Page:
Bock’s Score: And If You Think Your Team Is Bad…

If you have a bad day, a rainy commute, a late train, a grouchy boss, relax. It could be worse. You could be the Baltimore Orioles or Kansas City Royals.

Both franchises accumulated over 100 losses in a dismal season they can’t wait to forget.  And they weren’t the only teams to suffer through a sorry summer.

Consider the San Diego Padres, Cincinnati Reds, Miami Marlins, Chicago White Sox and Detroit Tigers, all with over 90 losses, well within hailing distance of the century mark shared by the Orioles and the Royals. That’s seven teams who have struggled through a miserable season, and now face daunting overhauls this winter.

The leaders of this sad sack contingent are the Orioles with a sub .300 winning percentage, third worst in recorded baseball history. Only the 2003 Detroit Tigers and expansion 1962 New York Mets (bless their 40-120 hearts) were lower. The good news for Baltimore is that the Tigers were in the World Series three years later and the Mets were world champions seven years later.

No matter how bad things seem, there is always reason for hope. Consider the Atlanta Braves, who finished last year a woeful 72-90 and recovered immediately to win the National League East title this season.

There is a baseball axiom says that in a 162-game season, every team will win 60 games and lose 60 games. It is what you do in the other 42 games that will determine your fate. The problem for the Orioles is they never won those 60 games.

The Birds got out of March with a .500 record of 1-1 and it all went downhill after that. There were losing streaks of nine games and eight games and seven games three times. Along the way, they shed players. Third baseman Manny Machado, a free agent this winter, was shipped to the Dodgers for five prospects. Reliever Zack Britton went to the Yankees for three prospects. Pitchers Kevin Gausman and Darren O’Day headed for Atlanta for four prospects and second baseman Joathan Schoop went to Milwaukee for three prospects.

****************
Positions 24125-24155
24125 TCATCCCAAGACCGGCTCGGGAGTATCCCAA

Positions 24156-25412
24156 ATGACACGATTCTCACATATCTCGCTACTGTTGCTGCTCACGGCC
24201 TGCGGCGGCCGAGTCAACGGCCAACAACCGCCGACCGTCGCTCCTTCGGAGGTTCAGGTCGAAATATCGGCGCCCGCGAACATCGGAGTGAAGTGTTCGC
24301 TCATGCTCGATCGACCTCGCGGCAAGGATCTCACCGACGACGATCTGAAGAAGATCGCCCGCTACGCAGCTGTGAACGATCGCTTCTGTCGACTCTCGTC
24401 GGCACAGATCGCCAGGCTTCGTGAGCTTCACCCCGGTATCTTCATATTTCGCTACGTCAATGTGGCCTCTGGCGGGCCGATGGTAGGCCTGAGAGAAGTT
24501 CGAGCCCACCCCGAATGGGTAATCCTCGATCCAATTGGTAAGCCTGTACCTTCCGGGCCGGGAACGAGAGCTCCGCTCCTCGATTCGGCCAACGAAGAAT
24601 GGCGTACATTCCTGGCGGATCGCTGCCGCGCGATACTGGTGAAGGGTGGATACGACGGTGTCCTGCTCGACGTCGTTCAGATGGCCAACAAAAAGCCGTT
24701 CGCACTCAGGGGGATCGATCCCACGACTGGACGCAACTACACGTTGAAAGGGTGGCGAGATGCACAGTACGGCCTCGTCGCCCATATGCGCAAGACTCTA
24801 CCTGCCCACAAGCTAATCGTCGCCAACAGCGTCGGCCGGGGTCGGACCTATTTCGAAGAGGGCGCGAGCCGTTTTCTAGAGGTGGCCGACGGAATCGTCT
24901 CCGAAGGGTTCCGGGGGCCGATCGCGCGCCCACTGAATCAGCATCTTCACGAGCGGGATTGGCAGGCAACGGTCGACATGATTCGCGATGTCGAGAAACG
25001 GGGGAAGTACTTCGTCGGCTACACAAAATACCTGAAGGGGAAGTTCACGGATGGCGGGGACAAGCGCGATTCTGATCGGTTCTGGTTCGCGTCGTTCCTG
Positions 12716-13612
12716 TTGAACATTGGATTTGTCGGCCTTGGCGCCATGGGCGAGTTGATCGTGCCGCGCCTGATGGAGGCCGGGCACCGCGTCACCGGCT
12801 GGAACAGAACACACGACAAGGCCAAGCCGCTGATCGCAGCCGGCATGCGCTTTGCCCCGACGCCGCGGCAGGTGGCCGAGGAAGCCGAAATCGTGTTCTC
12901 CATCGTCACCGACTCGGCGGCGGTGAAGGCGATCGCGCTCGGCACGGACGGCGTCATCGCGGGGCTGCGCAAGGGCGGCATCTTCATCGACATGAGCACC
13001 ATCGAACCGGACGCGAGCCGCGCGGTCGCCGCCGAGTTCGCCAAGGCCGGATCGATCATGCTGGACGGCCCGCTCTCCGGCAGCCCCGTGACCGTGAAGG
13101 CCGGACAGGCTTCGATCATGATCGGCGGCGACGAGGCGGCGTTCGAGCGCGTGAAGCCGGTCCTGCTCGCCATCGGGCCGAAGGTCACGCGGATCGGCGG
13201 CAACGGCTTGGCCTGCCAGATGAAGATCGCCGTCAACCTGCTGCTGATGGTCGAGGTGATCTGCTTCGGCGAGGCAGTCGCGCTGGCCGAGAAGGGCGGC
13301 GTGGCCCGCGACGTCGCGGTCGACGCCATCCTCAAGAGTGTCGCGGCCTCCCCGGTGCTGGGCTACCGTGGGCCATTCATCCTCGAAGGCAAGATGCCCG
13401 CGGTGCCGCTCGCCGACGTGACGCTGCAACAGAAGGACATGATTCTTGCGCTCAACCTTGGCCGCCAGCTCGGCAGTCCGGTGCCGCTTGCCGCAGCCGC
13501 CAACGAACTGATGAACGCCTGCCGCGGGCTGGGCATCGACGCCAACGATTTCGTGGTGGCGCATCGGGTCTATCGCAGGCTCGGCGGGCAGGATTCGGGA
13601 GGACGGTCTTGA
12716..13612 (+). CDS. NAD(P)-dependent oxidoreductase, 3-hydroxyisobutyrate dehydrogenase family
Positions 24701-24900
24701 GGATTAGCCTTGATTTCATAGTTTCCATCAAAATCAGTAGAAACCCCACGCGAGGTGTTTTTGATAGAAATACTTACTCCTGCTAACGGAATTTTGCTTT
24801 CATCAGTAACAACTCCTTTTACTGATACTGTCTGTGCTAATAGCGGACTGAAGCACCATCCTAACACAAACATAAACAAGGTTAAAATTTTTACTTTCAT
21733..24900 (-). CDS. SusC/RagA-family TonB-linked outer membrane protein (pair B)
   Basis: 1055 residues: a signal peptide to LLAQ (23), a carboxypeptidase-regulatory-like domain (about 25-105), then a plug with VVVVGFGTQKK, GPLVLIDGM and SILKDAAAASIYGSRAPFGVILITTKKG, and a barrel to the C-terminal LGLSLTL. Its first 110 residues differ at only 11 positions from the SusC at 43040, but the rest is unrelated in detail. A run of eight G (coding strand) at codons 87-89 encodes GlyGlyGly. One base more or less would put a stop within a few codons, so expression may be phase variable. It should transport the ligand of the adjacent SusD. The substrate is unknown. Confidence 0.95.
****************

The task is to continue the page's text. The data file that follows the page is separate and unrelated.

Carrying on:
Familiar faces were exchanged for unfamiliar ones in a wholesale roster shuffle. Prospects are an unknown quality. They could just as easily be suspects. The question is which category the newcomers will fall into. Orioles fans can’t wait to find out.

The statistics are loud testimony to just how bad the Birds have been this season. Baltimore played out the season ranked last in the American League in runs, hits, doubles and triples. They were last in the majors in walks and on-base percentage. Their pitching staff went into the season’s final week with a 5.16 earned run average, dreadful at best. That all adds up to well over 100 losses.

So if it is raining and if the train is late and if the boss is out of sorts, relax and be secure in the knowledge that others are worse off than year.

At least the Orioles have a cute logo.

About the Author

Hal Bock

Hal Bock is a contributor with NY Sports Day. He has covered sports for 40 years at The Associated Press including 30 World Series, 30 Super Bowls and 11 Olympics. He is the author of 14 books including most recently The Last Chicago Cubs Dynasty and Banned Baseball's Blacklist of All-Stars and Also-Rans. He has written scores of magazine articles and served as Journalist In Residence at Long Island University's Brooklyn campus where he also served on the selection committee for the George Polk Awards.

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